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Early, frequent exclusive breast feeding (EBF) has many important health benefits for infants through 6 months of age. Overall, EBF promotes optimal infant growth, critically important in low-income and middle-income countries (LMIC) where more than a third of young children suffer from growth impairment causing high risk of morbidity and mortality.1 Such growth deficits often begin during the first 6 months of life,2 and thus, the benefits of EBF can have a large population impact.3
Best practices for EBF are vitally important and should be a cornerstone of public health programs. Unfortunately, even in settings of best practices for EBF, early infant growth impairment can occur. For example, in separate randomised controlled trials in Guinea-Bissau and in Uganda, Burkina Faso and South Africa, implementation of best practices to support EBF did not improve infant growth or reduce the prevalence of early impairment in Guinea-Bissau or Uganda.4 5 Since best practices to support EBF did not reduce the prevalence of infant growth impairment in these locations, additional strategies are being investigated.
To identify a strategy that has the potential to reduce the prevalence of infant growth impairment in locations where best practices to support EBF did not, our study team conducted initial stakeholder visits and qualitative data collection in Guinea-Bissau, Nepal, Pakistan and Uganda, including focus groups and key informant interviews to explore local attitudes and experiences related to newborn feeding. Both in Guinea-Bissau and Uganda, there was a high degree of local concern regarding failure to thrive among some EBF infants and high interest in developing therapeutic options. Observational data in these locations showed that the risk of being underweight at 30 days of age was increased 6-fold among infants who were low birth weight and 10-fold among those who weighed<2600 g on the 4th day after birth.6
Based on this qualitative and observational data as well as on stakeholder feedback, the Preventing Infant Malnutrition with Early Supplementation (PRIMES) pilot randomised controlled trial was designed to test the efficacy of supplementing early breast feeding with a small daily volume of formula to improve growth for breastfeeding infants identified as at-risk due to risk factors demonstrated by the initial observational work.7 The trial’s initial design was modified based on feedback from ethical committees overseeing the study, including the Makerere University School of Public Health Research and Ethics Committee, the Uganda National Council of Science and Technology, the Guinea-Bissau Committee of Health and Ethics and the Institutional Review Board of the University of California San Francisco. PRIMES has been monitored by a Data Safety and Monitoring Board consisting of physicians, scientists and epidemiologists from Africa, Europe and the USA.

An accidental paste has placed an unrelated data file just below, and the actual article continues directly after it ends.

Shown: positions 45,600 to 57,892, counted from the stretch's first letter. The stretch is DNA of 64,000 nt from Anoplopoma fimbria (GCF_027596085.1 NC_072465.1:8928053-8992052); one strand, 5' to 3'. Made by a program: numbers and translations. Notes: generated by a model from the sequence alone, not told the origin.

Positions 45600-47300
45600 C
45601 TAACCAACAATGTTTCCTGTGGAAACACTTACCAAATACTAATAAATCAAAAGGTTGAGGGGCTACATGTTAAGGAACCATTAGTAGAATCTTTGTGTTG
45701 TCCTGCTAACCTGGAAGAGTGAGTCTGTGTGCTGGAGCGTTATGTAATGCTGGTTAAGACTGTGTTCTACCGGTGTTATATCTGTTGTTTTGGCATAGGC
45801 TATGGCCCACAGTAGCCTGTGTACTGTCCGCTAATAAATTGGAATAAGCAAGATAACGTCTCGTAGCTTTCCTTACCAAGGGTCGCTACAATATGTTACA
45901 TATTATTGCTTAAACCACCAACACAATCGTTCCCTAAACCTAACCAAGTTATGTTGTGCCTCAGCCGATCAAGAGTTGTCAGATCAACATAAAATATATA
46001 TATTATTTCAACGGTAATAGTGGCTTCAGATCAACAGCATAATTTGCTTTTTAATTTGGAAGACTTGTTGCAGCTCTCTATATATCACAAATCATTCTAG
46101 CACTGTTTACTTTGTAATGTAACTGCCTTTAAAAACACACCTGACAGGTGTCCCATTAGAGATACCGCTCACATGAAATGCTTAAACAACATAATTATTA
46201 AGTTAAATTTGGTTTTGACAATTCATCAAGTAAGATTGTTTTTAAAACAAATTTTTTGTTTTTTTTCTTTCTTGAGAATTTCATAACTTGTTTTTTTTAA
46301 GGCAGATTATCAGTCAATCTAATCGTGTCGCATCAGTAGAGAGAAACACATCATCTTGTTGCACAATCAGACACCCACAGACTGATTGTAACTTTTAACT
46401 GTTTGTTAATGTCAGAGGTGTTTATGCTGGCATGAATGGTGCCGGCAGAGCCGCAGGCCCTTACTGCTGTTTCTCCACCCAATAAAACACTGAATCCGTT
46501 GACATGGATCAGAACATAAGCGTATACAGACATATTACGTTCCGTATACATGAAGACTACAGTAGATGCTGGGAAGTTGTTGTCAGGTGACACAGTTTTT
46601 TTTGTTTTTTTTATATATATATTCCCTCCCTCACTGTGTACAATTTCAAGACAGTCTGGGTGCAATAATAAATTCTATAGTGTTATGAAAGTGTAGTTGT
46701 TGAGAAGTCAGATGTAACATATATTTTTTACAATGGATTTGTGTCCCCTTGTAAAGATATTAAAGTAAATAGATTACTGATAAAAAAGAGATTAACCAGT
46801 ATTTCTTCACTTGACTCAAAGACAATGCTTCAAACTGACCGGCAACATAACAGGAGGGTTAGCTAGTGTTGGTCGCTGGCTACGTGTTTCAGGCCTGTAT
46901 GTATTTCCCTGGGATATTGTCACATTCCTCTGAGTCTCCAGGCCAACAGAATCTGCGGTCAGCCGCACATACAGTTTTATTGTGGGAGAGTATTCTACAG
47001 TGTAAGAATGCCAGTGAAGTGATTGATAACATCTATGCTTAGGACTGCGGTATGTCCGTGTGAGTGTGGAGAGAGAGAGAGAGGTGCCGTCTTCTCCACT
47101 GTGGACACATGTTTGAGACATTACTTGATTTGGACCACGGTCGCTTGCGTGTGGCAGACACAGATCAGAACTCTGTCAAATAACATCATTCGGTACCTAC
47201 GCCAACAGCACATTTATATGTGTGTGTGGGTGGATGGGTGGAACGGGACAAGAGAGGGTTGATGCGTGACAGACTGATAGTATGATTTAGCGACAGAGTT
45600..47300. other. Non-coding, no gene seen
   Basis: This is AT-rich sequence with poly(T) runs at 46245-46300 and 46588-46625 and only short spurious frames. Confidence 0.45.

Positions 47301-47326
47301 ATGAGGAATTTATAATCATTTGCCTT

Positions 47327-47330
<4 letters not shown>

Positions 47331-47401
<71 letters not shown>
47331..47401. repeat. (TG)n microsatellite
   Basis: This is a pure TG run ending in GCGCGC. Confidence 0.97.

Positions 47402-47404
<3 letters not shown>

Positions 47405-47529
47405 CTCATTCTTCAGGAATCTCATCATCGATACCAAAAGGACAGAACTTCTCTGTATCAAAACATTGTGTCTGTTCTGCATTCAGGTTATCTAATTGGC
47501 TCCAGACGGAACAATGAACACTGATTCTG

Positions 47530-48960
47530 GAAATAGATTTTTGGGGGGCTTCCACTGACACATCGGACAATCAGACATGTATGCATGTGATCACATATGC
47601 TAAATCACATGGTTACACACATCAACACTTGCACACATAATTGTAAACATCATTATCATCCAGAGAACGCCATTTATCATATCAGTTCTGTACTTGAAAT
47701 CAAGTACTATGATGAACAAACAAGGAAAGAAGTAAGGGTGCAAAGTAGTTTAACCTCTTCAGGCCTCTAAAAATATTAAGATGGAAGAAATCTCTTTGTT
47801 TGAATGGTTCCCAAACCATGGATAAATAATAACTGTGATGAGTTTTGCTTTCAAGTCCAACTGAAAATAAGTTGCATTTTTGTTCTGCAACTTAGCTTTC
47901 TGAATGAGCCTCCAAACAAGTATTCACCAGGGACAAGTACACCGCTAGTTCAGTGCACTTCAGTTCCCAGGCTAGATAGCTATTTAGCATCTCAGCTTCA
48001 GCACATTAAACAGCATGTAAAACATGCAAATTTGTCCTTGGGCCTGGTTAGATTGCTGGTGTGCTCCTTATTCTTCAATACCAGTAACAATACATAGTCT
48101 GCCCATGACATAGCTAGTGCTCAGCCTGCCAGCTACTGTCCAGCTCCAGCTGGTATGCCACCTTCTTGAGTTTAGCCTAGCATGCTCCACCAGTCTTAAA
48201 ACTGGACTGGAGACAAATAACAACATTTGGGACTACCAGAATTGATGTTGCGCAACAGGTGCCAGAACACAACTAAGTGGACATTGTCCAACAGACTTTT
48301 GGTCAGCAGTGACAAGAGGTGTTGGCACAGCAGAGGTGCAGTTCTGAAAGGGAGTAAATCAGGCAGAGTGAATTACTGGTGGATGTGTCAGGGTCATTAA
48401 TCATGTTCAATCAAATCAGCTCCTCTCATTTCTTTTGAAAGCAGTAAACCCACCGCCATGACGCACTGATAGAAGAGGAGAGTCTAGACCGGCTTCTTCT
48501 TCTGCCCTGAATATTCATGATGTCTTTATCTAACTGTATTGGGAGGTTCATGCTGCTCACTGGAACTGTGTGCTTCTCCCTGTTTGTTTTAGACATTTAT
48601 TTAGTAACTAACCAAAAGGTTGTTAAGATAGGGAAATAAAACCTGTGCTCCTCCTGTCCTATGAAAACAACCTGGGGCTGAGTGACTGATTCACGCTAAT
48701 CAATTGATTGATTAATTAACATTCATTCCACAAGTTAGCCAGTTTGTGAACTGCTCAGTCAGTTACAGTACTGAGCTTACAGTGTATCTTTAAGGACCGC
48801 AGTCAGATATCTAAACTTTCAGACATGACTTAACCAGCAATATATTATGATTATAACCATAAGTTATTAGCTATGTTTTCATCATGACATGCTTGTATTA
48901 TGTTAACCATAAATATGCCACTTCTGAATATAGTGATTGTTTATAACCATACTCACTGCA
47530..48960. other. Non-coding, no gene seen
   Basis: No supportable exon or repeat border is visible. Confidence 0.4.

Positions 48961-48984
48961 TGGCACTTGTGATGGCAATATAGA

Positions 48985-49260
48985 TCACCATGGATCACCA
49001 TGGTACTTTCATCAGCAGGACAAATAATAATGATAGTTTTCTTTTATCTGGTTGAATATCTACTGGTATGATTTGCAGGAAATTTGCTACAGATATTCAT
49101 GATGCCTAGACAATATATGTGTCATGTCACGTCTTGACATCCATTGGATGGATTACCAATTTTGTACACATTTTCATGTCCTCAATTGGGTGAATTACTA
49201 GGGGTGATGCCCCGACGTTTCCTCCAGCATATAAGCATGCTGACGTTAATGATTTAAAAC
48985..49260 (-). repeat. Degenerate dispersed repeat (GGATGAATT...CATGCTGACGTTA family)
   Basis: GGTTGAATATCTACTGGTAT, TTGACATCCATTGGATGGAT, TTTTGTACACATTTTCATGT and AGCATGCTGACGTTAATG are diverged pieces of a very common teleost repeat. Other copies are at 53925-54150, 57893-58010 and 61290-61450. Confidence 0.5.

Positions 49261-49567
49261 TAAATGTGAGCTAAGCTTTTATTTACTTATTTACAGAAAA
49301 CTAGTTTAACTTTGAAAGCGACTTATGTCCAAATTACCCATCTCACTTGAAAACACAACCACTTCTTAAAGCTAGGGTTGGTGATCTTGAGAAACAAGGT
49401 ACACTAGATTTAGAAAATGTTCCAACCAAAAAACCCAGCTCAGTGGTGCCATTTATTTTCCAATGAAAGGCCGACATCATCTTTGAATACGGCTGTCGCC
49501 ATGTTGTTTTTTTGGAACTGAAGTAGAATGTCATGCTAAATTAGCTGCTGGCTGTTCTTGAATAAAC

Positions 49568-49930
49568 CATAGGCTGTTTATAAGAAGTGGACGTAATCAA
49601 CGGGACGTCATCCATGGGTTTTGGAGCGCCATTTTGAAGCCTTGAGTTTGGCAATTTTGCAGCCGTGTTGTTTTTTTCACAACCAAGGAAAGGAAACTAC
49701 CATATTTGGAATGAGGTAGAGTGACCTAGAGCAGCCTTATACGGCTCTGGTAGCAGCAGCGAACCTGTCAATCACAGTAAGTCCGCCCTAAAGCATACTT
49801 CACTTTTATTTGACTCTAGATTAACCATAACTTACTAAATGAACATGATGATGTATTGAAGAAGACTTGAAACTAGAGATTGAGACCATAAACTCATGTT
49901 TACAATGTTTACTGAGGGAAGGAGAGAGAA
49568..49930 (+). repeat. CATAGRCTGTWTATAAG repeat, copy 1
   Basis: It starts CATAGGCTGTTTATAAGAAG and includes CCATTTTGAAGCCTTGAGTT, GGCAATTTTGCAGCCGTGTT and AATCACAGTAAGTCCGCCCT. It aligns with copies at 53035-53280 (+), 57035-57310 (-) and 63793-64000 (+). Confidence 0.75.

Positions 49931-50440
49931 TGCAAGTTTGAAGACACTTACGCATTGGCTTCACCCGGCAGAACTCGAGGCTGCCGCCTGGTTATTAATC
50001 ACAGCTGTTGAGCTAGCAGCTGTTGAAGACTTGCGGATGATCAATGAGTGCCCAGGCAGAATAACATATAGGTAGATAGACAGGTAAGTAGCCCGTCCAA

A recent commentary critical of PRIMES argued that studying any supplementation of breast feeding with formula is unethical.8 Respectfully, we disagree with this opinion and believe that studying supplementation of breast feeding with formula as a therapeutic option is ethically necessary when equipoise exists regarding a specific population’s growth not being optimally supported by EBF. We strongly advocate for the opportunity for academic discourse.
However, of concern, this same commentary implied that the regulatory and ethical approvals granted in Guinea-Bissau and Uganda were influenced by the availability of research funds for study activities. This implication is particularly distressing because all regulatory authorities and ethical committees approving and monitoring PRIMES have been highly engaged and active in evaluating the study and modifying its design to ensure appropriateness for local context. We find problematic the commentary authors’ statements denigrating these oversight groups for their differing perspectives and scientific opinions. Local conditions may and should influence regulatory and ethical bodies in LMIC.
Equity is fundamental to ethical global health research, and our team will continue to strive for this goal through local stakeholder engagement, rigorous data collection, compliance with all regulatory and ethical requirements, and evidence-based evaluation, while ensuring scientific merit, integrity and respect for those we serve. We welcome criticism, suggestions for improvement and alternative ideas. At the same time, unnecessary polarisation runs the risk of repressing legitimate scientific inquiry, undermining progress and contributing to the ever-increasing inequity between those who are able to achieve adequate nutrition and those who cannot. In the end, vulnerable mothers and their at-risk infants suffer. We hope all who care for small and at-risk infants can join together to work to improve infant nutrition, growth and health worldwide.
Data availability statement
There are no data in this work.
Patient consent for publication
Contributors All authors conceptualised this work, contributed to the first draft of the manuscript and approved the final version for submission.
Funding This study was funded by Bill and Melinda Gates Foundation (OPP1203042).
Competing interests None declared.
Provenance and peer review Commissioned; internally peer reviewed.